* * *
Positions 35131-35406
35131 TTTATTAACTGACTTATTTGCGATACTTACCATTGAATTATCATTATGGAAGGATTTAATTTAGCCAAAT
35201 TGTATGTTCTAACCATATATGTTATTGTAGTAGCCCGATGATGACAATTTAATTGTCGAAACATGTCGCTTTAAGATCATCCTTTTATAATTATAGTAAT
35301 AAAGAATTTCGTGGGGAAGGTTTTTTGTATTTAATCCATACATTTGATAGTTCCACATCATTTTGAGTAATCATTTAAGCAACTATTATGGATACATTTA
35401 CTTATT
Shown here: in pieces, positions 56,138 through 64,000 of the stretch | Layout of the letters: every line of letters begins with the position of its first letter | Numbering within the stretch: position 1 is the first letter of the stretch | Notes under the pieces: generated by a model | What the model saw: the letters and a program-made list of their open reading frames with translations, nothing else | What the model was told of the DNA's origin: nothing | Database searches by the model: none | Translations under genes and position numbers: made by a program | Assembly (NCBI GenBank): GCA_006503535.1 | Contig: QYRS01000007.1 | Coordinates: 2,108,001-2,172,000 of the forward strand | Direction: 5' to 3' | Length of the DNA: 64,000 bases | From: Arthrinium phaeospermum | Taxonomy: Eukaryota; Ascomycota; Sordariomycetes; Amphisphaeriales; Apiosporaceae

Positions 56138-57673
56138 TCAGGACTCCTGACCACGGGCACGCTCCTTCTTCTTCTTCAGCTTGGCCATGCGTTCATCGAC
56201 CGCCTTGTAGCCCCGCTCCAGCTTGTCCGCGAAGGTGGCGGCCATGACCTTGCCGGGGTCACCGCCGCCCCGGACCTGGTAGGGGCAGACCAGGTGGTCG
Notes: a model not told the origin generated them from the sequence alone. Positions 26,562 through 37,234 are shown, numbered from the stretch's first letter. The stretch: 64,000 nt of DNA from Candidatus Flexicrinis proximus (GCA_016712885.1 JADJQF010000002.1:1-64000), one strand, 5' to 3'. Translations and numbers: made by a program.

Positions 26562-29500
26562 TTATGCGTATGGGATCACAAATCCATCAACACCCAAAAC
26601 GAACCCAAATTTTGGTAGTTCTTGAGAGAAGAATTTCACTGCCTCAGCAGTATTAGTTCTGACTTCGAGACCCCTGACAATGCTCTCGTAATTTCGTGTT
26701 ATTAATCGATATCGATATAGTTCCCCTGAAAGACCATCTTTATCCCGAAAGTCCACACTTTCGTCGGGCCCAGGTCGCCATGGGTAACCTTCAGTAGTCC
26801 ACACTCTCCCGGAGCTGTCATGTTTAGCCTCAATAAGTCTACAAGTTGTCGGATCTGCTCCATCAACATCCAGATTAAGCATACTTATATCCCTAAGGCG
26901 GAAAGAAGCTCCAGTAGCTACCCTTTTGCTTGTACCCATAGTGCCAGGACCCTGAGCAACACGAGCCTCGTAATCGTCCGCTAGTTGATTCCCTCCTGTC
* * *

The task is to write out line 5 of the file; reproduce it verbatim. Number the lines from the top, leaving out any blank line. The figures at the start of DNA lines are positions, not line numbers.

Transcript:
35401 CTTATT